Segments in this Video

Atlantic Hurricane Season (03:35)


The 2008 season shook Louisiana with memories of Hurricane Katrina. Hurricane Gustav spread fear in southern Louisiana and prompted a mass evacuation. Gustav came overland, and soon after Hurricane Hanna came ashore.

Hurricane Formation (03:42)

Hurricanes are created over warm water and gain strength/speed as they head towards land. Once on land they lose strength but are still deadly. Radar is used track storms but it did not exist during the Galveston hurricane, the deadliest in U.S. history.

Saffir-Simpson Scale (01:21)

Hurricanes are measured by wind strength and damage. Level 1 has minimal damage and level 5 can be completely destructive.

Hurricane Andrew (02:55)

This hurricane swept through southern U.S., hitting Southern Florida the hardest. A level 5 hurricane with early warning left a low death toll. It was the most destructive hurricane at the time it hit.

U.S. National Hurricane Center (01:46)

Researching and tracking hurricanes can save lives. When a hurricane is close to touching down, warnings are sent out for public safety.

Hurricane Hugo in the Caribbean (03:14)

This hurricane came overland in Guadeloupe and then traveled across the Caribbean. The hurricane was destructive and costly and left many homeless.

Hurricane Hugo in the United States (02:42)

The hurricane traveled over the Atlantic to the United States, regaining its strength. The storm had a tidal surge in Charleston that is the largest recorded in the area.

Hurricane Mitch in Honduras (02:54)

This hurricane hit and was less powerful than expected, but caused enormous damage. It moved inland and the flooding created massive landslides and mudslides, killing many.

Hurricane Mitch Damage (02:21)

The hurricane caused extensive damage, destroying vital crops and transportation systems. Flooding throughout Central America caused landslides. Search and rescue operations were launched with help from other countries.

Hurricane Mitch in Mexico and Florida (02:40)

The hurricane lost strength each time it went overland, but regained it as it went to sea. This hurricane had a large death toll and destroyed people's livelihoods.

Hurricane Katrina in Florida (03:52)

This storm formed over the Atlantic Ocean and headed towards Miami. It traveled across the state causing relatively minimal damage. It was predicted to head toward the Louisiana and Alabama coastline.

Hurricane Katrina Evacuation Plans (03:31)

The mayor of New Orleans ordered a last minute evacuation plan. Those who were not able to escape, the old, sick, and poor, were told to gather in the Superdome, but some were not allowed inside because of overcrowding.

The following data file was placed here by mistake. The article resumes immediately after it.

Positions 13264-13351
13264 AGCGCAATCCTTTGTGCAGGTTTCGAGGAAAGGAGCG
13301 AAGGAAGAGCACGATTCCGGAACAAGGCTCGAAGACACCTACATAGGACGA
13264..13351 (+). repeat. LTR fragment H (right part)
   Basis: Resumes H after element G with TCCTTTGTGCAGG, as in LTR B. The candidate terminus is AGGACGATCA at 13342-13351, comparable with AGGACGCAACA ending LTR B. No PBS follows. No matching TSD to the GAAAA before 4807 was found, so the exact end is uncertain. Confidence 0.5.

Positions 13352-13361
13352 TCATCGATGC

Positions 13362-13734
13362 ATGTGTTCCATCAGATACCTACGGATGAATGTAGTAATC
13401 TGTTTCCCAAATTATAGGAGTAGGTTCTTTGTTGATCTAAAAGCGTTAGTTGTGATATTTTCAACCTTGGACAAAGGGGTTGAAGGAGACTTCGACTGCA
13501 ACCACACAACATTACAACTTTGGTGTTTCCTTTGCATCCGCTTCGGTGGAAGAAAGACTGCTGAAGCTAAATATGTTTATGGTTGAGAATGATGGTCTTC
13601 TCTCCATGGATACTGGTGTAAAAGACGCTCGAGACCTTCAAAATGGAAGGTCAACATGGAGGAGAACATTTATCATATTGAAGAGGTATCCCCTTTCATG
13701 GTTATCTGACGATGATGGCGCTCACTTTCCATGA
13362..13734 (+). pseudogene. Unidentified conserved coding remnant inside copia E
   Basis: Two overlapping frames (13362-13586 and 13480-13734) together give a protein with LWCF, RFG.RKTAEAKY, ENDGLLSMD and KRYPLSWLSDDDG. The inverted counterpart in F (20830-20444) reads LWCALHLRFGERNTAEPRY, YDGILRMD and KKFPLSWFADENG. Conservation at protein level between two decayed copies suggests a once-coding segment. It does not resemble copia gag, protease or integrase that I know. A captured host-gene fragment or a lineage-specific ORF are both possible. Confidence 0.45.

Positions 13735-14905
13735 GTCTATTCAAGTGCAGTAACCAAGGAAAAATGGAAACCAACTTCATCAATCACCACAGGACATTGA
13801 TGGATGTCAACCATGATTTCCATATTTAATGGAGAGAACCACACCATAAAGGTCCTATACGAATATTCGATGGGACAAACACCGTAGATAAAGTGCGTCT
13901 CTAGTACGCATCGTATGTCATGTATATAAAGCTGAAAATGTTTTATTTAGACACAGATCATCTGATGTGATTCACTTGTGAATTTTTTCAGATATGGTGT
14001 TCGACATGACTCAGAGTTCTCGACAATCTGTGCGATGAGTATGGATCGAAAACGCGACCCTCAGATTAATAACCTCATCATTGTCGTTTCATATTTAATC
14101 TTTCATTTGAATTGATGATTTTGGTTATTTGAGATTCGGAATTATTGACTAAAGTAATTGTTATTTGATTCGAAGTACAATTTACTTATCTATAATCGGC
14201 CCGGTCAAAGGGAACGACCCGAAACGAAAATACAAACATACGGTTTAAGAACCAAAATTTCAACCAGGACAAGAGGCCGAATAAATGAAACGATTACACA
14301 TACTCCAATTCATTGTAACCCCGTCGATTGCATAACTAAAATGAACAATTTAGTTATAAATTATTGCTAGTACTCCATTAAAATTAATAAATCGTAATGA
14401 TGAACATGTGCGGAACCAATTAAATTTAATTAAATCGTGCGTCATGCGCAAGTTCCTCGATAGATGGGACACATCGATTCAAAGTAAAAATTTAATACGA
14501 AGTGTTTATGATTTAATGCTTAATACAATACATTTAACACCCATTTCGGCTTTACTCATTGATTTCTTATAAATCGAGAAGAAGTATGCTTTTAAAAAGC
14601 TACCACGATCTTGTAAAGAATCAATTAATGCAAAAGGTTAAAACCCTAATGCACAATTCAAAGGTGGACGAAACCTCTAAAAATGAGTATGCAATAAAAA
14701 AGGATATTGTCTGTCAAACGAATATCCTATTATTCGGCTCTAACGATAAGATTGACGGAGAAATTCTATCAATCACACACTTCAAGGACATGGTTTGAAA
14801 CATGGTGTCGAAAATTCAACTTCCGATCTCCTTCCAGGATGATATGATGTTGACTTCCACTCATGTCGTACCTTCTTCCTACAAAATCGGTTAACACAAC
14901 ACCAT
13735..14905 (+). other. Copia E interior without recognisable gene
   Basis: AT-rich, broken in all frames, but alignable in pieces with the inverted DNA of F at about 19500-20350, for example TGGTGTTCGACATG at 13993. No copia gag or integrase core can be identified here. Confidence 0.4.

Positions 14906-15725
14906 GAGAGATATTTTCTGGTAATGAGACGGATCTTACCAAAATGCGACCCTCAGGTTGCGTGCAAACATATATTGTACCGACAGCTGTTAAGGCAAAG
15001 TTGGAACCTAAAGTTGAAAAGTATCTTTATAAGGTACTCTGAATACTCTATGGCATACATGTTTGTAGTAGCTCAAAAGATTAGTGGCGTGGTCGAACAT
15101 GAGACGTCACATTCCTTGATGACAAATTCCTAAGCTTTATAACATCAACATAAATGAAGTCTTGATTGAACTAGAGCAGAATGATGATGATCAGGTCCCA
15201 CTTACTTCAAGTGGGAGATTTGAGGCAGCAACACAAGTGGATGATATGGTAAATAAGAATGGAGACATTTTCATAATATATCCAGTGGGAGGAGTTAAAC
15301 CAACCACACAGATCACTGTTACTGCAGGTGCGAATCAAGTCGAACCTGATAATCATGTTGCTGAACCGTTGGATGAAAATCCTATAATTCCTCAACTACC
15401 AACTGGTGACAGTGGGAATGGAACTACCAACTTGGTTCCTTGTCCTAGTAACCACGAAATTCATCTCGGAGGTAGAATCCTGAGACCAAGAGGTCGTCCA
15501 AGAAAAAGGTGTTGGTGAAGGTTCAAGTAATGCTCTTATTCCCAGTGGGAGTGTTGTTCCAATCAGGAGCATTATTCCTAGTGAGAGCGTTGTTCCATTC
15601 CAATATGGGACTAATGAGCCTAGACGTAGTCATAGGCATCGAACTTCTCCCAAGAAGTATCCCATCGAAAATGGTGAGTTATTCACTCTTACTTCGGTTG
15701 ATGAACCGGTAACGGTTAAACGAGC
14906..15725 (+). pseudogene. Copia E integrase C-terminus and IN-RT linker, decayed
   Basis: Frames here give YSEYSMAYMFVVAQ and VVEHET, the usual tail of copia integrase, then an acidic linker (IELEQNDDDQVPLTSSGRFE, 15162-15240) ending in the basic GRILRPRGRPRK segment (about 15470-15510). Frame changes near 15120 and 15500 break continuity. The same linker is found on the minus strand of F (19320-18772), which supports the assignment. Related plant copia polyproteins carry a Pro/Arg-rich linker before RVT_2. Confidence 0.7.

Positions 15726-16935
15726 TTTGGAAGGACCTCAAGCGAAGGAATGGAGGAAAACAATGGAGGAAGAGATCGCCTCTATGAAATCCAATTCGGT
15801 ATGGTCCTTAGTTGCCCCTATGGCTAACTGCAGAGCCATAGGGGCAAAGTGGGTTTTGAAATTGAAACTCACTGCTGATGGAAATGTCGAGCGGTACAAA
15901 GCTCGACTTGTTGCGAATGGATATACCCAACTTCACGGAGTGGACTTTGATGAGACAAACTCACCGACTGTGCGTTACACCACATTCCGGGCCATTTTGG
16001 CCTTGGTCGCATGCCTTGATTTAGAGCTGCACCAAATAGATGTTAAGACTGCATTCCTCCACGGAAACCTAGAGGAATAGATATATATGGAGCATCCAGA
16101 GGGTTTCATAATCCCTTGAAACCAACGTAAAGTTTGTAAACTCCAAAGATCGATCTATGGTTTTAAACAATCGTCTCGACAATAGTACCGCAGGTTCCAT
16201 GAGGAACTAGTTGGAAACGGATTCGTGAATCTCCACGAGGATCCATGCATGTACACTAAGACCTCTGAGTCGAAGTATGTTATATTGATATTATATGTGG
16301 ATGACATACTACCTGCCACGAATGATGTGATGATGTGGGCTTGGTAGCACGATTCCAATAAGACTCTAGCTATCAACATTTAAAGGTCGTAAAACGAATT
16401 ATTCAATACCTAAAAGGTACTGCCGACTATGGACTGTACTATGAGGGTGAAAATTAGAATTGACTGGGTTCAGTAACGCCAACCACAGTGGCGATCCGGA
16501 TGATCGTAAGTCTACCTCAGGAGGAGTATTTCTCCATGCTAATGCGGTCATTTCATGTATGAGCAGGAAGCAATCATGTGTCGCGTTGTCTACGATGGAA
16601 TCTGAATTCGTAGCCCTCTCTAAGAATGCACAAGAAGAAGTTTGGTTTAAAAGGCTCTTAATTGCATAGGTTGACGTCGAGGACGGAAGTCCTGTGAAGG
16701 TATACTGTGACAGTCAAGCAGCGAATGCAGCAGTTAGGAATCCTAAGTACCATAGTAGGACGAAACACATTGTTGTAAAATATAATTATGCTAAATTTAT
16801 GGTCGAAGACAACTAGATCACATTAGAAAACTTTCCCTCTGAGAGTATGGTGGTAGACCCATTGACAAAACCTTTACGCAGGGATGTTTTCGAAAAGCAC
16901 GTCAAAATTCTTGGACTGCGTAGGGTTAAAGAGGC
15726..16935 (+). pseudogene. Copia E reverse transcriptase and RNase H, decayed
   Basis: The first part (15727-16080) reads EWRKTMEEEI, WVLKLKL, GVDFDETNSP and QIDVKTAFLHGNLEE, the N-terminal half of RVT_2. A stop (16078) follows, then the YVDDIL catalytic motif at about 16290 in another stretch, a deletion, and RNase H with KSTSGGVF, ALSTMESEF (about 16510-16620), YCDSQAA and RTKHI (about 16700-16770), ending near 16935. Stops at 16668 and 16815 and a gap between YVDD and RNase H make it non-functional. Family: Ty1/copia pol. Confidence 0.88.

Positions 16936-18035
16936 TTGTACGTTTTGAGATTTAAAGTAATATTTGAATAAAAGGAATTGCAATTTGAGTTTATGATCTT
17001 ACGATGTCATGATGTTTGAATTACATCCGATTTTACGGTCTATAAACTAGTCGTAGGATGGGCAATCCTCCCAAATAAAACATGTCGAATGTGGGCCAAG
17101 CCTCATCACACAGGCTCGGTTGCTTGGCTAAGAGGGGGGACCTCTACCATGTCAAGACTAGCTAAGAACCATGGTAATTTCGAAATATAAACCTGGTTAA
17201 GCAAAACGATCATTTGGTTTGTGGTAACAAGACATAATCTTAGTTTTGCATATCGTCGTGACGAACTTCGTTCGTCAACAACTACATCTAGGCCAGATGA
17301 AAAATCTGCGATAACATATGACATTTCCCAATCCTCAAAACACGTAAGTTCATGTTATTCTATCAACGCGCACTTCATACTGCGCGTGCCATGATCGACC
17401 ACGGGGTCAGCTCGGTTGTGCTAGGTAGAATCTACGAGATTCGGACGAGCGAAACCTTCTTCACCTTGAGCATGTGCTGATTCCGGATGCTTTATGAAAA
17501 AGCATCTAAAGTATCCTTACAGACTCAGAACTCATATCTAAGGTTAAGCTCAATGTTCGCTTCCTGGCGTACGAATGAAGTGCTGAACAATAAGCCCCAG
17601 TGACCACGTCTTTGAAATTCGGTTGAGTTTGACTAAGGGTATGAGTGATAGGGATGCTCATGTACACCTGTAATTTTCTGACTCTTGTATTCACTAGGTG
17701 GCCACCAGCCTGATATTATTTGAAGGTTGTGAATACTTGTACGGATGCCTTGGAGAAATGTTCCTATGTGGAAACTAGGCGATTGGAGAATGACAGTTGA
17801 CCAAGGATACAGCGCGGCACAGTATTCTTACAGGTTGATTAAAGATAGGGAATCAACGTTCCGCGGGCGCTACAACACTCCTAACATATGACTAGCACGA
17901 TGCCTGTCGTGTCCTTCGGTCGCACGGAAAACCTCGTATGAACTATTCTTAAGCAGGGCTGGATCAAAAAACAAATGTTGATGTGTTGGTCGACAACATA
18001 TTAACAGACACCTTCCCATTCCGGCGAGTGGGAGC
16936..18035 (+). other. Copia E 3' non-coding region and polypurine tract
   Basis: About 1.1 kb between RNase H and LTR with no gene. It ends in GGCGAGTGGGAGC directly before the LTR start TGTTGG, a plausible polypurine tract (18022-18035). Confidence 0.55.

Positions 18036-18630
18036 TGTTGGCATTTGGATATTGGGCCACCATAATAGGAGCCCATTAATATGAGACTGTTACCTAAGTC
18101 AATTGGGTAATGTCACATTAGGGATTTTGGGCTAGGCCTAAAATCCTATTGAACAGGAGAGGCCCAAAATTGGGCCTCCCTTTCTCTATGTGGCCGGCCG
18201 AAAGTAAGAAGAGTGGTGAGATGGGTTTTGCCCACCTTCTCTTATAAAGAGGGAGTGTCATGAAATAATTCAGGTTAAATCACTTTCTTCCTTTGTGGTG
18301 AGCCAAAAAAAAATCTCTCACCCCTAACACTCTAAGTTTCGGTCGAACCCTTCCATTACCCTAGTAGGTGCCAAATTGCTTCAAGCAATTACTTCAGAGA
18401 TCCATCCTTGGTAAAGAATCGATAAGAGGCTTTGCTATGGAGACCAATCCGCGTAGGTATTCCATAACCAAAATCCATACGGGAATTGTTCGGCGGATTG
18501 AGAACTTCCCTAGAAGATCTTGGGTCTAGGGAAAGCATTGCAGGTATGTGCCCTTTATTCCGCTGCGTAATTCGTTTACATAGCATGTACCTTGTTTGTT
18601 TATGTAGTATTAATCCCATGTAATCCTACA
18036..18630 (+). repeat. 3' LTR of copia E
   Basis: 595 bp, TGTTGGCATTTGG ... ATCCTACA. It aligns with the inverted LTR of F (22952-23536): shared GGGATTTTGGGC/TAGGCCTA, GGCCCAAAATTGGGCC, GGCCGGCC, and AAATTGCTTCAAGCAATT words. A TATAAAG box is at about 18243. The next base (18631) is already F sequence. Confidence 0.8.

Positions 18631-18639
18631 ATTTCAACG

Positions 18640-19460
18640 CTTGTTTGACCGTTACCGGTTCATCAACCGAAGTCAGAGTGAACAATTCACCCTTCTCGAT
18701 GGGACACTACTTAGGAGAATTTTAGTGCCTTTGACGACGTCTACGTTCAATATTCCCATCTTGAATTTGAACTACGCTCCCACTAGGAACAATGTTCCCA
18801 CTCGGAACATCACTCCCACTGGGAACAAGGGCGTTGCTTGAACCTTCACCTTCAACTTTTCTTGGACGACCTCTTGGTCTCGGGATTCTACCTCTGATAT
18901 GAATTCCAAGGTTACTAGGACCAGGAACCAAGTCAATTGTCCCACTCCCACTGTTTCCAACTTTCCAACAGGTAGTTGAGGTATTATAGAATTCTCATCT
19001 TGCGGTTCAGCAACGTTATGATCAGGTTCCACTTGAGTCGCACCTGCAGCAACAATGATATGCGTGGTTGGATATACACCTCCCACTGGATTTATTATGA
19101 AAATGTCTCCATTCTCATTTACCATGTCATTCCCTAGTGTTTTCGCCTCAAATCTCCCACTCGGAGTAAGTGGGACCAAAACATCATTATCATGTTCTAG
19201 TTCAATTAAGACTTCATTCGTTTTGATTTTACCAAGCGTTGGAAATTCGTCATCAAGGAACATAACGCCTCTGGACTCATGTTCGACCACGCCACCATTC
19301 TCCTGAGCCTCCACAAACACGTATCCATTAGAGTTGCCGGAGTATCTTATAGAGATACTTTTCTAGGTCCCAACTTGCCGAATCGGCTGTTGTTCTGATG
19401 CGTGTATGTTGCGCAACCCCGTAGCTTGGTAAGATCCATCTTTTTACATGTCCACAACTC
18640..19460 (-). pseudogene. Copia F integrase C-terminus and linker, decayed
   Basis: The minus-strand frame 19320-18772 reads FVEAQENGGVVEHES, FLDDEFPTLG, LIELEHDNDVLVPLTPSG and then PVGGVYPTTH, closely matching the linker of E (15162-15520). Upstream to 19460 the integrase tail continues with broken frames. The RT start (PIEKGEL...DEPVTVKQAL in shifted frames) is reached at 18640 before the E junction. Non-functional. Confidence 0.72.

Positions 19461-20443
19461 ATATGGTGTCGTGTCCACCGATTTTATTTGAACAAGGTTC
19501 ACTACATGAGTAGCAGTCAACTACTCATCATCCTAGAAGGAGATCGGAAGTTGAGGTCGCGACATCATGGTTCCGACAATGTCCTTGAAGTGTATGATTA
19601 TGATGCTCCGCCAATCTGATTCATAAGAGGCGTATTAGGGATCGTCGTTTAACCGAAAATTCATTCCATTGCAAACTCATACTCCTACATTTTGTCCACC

Hurricane Katrina Levee Failure (02:40)

The levees that surround the city were strong enough to survive a level 3 hurricane, not a level 5. The massive flooding from the hurricane left many dead and the city destroyed.

Hurricane Katrina Chaos (03:07)

Chaos broke out after the storm and looting, mainly for food, occurred everywhere. Many believe that this hurricane could have been prevented; it was known that the levees would not survive a level 4 or 5 hurricane.

Hurricane in New York (02:08)

Rising sea levels make it possible to have a hurricane in New York. The dense population and the high buildings would result in many flooding deaths and deaths from falling glass.

Conclusion: Hurricanes from Hell: The World's Worst Disasters (01:01)

Tracking and monitoring hurricanes once they are on radar is common but hurricane prediction is not. Once hurricanes are identified warnings and evacuation plans are issued which lessen the effects.

Credits: Hurricanes from Hell: The World's Worst Disasters (00:50)

Credits: Hurricanes from Hell: The World's Worst Disasters

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Hurricanes from Hell: The World's Worst Disasters

Part of the Series : The World's Worst Disasters
DVD (Chaptered) Price: $300.00
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Sweeping in from the sea, these violent weather systems can travel thousands of miles, leaving a trail of death and destruction in their wake. Vast areas of the landscape are swamped with tidal surges of up to 20 feet high, deluged with torrential rain, and battered by ferocious winds, often exceeding 100 miles an hour. Buildings are flattened and trees uprooted, while boats, cars and other vehicles are thrown around like a child’s toys. Some of the world’s worst hurricanes have occurred in North America, Central America and the Caribbean. Given innocent-sounding names such as Hugo, Andrew or Mitch, they have wreaked chaos on an awesome scale, wiped out whole towns and villages, killed thousands of people and left many more homeless and destitute. But one hurricane in particular stands out: Hurricane Katrina. In August 2005, Katrina overwhelmed New Orleans in America’s Deep South, killing nearly 2000 people. It would be marked not only as one of the deadliest hurricanes on record, but also the costliest natural disaster in U.S. history. A BBC Production. 

Length: 47 minutes

Item#: BVL95245

ISBN: 978-1-68272-437-8

Copyright date: ©2008

Closed Captioned

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